It’s no secret there is an increase in teen depression and anxiety. Some theorize it is linked to social media use, though more research needs to be done. What appears to be clear, is that the more parents are involved with their teens in navigating social media use, the better the outcome. Whatever decisions parents and teens make regarding social media use, it is important that such decisions are made intentionally and for the glory of God.

Communicating with Your Teen about Technology

Many parents in our culture treat the smart phone like they do sexual activity; they simply expect and assume their teens will participate in it. Instead of being intentional with their teens about how they engage technology, they passively let their teens use it without any limits. This does not have to be the case. Just like with other things in life, this truth applies: just because you can do something, it doesn’t mean you should. Just because an app or social media network is available, it doesn’t mean our teens need to participate in it. As my mother used to ask, “If your friend jumped off the Brooklyn Bridge, would you jump too?” Intentionality is key. Rather than passively parenting our children in their technology use, we need to be intentional to help them work through what they participate in, how they participate in it, and why.

As parents, it is important that we have open dialogue with our teens about the risks of smartphone use. We need to talk about the visual temptations that come with its use and about the fact that you can never unsee something you’ve seen. We can help them by installing technology to protect them, such as Covenant Eyes, Disney’s Circle, or Canopy. We also need to talk about the heart’s tendency to compare oneself with others—to compare our looks, our experiences, our talents, our friendships—and how such comparison breeds idolatry. When our teens find themselves struggling with such temptations, we need to walk alongside them, helping them process it through the gospel— reminding them that their identity and meaning is found not in what others think of them, but in who they are because of Christ’s work for them on the cross.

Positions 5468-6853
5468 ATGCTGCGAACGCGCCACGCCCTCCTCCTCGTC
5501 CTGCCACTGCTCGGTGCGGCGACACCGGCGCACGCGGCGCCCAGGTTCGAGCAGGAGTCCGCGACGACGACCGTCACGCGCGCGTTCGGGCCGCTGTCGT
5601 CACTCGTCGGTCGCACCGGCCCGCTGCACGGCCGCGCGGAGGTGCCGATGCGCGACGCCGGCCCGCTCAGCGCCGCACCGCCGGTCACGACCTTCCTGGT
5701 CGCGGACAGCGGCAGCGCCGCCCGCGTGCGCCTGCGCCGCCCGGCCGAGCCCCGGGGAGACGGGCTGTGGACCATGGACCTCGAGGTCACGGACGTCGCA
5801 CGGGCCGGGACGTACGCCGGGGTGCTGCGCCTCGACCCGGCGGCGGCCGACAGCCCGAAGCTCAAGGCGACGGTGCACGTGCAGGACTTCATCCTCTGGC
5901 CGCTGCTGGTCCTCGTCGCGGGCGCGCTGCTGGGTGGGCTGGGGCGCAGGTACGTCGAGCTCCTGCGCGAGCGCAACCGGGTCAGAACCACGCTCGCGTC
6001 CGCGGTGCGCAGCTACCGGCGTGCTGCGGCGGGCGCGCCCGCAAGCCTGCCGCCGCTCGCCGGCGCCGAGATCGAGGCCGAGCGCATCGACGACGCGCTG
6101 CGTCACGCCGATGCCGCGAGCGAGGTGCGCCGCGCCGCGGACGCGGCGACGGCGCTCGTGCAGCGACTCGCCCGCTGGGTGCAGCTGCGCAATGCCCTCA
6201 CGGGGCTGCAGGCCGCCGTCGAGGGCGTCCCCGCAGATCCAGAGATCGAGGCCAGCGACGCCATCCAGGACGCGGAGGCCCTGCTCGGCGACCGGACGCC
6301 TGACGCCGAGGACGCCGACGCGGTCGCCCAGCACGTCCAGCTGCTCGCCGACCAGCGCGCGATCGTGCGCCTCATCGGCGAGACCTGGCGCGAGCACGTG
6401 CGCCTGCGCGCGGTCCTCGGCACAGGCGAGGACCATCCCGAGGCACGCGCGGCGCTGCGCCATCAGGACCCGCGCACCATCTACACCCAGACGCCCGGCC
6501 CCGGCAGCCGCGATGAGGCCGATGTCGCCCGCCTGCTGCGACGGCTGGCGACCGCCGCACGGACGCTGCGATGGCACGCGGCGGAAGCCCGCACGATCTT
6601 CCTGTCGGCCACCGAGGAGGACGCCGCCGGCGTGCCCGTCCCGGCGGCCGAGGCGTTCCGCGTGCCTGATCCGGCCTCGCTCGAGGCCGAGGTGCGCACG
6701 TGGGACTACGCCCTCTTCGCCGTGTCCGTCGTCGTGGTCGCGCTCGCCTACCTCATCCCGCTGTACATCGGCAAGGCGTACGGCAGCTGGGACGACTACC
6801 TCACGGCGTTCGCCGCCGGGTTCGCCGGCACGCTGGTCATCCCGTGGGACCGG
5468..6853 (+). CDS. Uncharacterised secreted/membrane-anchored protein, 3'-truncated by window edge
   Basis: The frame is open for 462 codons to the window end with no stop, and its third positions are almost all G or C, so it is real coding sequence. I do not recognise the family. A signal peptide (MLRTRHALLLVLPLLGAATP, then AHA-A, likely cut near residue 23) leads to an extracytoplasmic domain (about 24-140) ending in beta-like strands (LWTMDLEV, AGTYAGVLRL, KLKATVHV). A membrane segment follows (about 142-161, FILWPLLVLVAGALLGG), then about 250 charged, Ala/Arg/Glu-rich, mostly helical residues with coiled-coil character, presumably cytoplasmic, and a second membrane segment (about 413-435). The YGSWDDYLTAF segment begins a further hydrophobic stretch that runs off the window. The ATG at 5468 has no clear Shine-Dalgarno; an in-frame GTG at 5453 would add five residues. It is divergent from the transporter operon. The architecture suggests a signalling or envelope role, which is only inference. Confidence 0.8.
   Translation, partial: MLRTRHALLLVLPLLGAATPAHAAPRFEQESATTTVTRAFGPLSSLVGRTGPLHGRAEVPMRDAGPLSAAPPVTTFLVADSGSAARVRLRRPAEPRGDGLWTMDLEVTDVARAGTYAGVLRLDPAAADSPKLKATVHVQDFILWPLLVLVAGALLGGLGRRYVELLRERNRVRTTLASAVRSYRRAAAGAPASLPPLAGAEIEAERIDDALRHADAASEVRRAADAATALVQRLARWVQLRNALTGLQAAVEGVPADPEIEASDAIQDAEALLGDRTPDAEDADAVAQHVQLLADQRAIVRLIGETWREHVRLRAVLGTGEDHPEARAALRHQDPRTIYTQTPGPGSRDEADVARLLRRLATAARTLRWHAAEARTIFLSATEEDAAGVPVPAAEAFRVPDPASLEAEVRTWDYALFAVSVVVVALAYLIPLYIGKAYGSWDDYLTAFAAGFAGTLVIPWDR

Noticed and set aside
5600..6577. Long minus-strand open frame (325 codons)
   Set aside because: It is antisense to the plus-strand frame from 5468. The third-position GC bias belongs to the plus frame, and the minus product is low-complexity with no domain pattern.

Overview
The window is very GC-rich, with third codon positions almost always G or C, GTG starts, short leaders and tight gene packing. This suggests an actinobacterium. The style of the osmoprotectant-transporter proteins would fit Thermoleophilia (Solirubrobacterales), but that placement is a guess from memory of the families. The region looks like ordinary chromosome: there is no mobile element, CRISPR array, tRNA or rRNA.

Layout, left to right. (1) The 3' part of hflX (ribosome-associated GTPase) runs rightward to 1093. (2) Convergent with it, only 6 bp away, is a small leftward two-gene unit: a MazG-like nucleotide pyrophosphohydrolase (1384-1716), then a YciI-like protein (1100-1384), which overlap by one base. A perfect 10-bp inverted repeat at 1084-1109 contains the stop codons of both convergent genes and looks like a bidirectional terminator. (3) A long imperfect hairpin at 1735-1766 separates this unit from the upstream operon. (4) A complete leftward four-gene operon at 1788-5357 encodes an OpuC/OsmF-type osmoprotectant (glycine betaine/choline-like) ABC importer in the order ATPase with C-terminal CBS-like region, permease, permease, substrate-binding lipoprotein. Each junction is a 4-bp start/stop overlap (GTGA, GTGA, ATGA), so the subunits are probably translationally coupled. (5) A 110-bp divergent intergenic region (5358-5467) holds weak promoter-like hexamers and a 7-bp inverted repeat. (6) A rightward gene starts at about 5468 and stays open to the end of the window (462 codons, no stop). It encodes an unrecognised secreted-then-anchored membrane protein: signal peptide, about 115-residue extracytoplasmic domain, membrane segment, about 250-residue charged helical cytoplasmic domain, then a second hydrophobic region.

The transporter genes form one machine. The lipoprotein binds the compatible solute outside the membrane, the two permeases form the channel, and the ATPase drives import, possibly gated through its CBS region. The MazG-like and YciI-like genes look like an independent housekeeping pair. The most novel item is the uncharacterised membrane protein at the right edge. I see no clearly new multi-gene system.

We need to talk about how friendship is more than “liking” something someone posted—that real friendship includes acts of service, listening to hard things, and encouraging one another in the gospel. We need to talk about what it looks like to glorify God in the words we use, the images we post, and the topics of conversation we engage in. We also need to help them think through how they use their time and the ways in which smartphone use might keep them from engaging in real life with real people.

Technology is always changing. What is popular today will be unpopular tomorrow. We need to stay up to date on how teens use technology today. We need to walk alongside our teens, giving them the tools to navigate this ever-changing landscape. We also need to keep the conversation going with them, helping them process their technology use through the wisdom of God’s word.

Christina Fox is a counselor, retreat speaker, and author of multiple books including Like Our Father: How God Parents Us and Why that Matters for Our Parenting. You can find her at www.christinafox.com. .